Either of these would give an accurate representation of similar options, but it can be hard to do. The former option requires parsing the seat map data, the so-called “Air Extras” which get sold as an add-on, and then adding the range to the fare. The latter option requires Sabre finishing the NDC connection with American that it has been working on for a long time. In theory I understand that should be done in a few months, so maybe that will solve the problem. Or will it?
Of course, it’s not that simple. Sabre is put in the impossible position of having to create the definitions for those different shelves, and someone will be unhappy and claim bias. ATPCO tried to get an industry standard, but that effort seems to have been written off. Just consider the trouble with the above example alone.
Delta’s Comfort+ gives you extra legroom, dedicated overhead space, and complimentary beer and wine and maybe liquor depending upon what page you’re looking at on Delta’s website. American’s Main Plus gives you the same plus an extra checked bag. Is that still the same? It’s a judgment call Sabre would have to make, and if it decides in a way that favors one airline, the other will cry foul.
While that is a very sticky situation, there are other things about the implementation that are completely unforgivable. For example, I searched business class from DFW to Honolulu and it returned this weirdness:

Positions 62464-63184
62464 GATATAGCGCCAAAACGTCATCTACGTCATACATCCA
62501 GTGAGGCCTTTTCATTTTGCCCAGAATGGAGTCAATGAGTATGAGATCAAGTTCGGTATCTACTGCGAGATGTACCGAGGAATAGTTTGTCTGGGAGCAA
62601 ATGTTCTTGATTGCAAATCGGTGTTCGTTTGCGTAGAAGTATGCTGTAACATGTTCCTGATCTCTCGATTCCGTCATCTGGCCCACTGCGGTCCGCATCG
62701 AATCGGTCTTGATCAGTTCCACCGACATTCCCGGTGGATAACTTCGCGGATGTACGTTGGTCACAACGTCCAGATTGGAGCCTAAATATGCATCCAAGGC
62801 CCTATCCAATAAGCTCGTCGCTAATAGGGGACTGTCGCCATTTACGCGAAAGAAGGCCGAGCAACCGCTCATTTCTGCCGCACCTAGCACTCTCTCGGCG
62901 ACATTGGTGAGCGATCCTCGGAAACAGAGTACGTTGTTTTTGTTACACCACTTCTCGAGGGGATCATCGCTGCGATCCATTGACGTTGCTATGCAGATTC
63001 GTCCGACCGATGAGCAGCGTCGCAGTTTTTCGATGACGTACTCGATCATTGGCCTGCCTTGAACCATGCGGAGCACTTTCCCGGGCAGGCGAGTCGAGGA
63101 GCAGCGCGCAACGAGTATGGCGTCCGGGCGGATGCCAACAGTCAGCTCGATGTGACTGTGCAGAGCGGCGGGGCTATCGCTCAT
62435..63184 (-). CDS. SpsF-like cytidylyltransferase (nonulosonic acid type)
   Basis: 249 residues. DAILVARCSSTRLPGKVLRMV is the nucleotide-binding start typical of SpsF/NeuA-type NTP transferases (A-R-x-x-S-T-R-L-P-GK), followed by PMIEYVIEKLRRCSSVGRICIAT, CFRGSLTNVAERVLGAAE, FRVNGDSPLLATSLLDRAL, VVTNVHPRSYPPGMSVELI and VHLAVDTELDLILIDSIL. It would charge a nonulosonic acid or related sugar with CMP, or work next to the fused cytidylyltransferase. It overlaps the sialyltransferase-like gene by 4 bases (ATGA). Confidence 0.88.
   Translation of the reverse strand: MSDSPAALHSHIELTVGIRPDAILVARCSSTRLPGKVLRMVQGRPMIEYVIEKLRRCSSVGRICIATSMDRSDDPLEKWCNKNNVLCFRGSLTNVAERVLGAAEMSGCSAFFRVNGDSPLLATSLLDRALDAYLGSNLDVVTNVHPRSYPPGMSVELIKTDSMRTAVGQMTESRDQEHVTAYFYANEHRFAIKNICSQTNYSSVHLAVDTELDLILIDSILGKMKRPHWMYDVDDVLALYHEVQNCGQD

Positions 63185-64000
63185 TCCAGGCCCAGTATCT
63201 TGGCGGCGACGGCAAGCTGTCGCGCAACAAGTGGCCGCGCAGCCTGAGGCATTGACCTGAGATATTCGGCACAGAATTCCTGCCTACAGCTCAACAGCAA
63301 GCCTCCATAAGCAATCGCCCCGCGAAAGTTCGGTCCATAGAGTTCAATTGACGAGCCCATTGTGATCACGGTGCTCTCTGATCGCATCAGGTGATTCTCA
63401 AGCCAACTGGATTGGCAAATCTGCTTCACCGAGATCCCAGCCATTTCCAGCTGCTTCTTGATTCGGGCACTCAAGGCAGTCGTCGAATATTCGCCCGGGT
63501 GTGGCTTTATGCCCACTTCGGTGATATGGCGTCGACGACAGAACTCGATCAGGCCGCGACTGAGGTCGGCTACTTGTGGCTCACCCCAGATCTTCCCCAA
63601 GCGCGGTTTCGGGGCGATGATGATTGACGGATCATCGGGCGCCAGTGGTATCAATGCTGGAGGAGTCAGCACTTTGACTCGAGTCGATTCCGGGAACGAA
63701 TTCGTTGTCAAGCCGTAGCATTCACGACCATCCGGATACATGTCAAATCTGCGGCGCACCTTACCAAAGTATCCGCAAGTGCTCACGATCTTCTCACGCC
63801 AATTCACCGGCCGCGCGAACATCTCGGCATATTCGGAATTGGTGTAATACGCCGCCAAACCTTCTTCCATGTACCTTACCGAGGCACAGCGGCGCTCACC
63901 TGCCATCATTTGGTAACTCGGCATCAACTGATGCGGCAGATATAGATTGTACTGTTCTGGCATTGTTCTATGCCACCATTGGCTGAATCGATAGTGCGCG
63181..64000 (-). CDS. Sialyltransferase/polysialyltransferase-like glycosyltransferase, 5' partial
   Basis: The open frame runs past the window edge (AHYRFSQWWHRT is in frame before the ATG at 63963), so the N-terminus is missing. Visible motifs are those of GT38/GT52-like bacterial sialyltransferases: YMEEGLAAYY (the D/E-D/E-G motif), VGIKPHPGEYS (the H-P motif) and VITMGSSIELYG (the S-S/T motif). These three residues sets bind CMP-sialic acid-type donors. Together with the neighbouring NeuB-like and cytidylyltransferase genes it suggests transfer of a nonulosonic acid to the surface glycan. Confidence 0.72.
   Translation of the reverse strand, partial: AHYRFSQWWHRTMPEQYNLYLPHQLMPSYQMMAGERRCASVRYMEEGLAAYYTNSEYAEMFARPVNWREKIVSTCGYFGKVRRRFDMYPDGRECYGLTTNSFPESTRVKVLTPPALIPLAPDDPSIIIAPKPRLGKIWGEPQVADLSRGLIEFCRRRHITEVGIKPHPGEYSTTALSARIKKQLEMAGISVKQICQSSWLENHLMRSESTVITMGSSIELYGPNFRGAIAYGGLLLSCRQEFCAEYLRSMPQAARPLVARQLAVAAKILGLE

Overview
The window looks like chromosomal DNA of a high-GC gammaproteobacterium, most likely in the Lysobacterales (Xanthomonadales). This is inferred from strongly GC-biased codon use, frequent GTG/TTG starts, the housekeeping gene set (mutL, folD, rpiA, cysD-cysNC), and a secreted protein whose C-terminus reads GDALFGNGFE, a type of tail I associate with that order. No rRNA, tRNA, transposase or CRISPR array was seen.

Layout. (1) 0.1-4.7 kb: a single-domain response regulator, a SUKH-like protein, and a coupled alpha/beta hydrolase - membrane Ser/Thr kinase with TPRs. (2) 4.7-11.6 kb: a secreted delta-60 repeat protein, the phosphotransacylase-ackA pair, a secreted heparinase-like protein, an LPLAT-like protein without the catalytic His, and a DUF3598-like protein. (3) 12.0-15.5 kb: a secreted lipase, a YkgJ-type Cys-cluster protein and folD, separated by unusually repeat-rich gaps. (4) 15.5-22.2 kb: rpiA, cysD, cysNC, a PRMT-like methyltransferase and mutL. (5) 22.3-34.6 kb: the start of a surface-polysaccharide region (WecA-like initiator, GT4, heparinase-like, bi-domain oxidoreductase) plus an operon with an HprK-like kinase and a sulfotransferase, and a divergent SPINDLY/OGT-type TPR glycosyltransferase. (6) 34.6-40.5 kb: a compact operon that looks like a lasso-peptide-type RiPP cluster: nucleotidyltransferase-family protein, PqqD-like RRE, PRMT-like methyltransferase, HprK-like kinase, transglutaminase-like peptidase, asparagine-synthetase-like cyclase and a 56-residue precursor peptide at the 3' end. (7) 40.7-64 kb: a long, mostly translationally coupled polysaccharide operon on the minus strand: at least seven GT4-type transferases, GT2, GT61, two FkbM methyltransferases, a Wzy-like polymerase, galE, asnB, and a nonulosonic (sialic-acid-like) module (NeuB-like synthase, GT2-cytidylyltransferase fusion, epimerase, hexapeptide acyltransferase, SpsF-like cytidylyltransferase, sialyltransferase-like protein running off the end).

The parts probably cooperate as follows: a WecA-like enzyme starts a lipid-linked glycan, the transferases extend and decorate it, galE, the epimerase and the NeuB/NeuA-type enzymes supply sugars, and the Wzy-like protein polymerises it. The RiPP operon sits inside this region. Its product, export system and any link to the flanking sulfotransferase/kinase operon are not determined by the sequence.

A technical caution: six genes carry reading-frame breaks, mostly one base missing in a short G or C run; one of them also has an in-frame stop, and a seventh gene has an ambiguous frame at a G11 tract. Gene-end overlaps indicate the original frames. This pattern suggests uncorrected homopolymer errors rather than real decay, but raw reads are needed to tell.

Why would one flight return premium economy and the other first class? I have no idea. But these look to be on the same “shelf” when they are decidedly not. And if I search for First Class, I get this:
That third entry is particularly strange since it now compares American’s flexible fare to the non-flexible options for the two above. It’s also completely wrong. That price is actually an end-on-end combination of a flexible fare basis to LA and then a non-flexible one from there. Combining fares like that results in something that can’t be defined as First Flexible. This kind of sloppiness is just inexcusable. American said in the lawsuit that it has been trying to get Sabre to “pause” the storefront rollout until issues are fixed. The response? “To date, Sabre has refused to do so.”
On top of how the display works, there is the broader issue of incentives to create a bias among users. Delta reportedly re-did its agreement with Sabre, and apparently in the new agreement, higher payments are given to travel agencies that book products on higher “shelves.” I initially thought… so what? That’s just the commercial contract. But American says that this creates an incentive for travel agents to book Delta over American. As the airline bluntly states in the suit, “Sabre’s planned actions will violate its contract with American.”
Neither American nor Sabre would publicly comment since this is pending litigation, but the only way to really fix this is to have a wholesale reworking of distribution agreements along with better quality control via improved technology to avoid the sloppiness we see today. Good luck getting any of that done. It’s a herculean task when you’re trying to change the way tickets are displayed and sold, especially when legacy contracts seem to prohibit the plan. All the sloppiness needs to be fixed, and that shouldn’t be hard. But that’s the only easy issue of the bunch.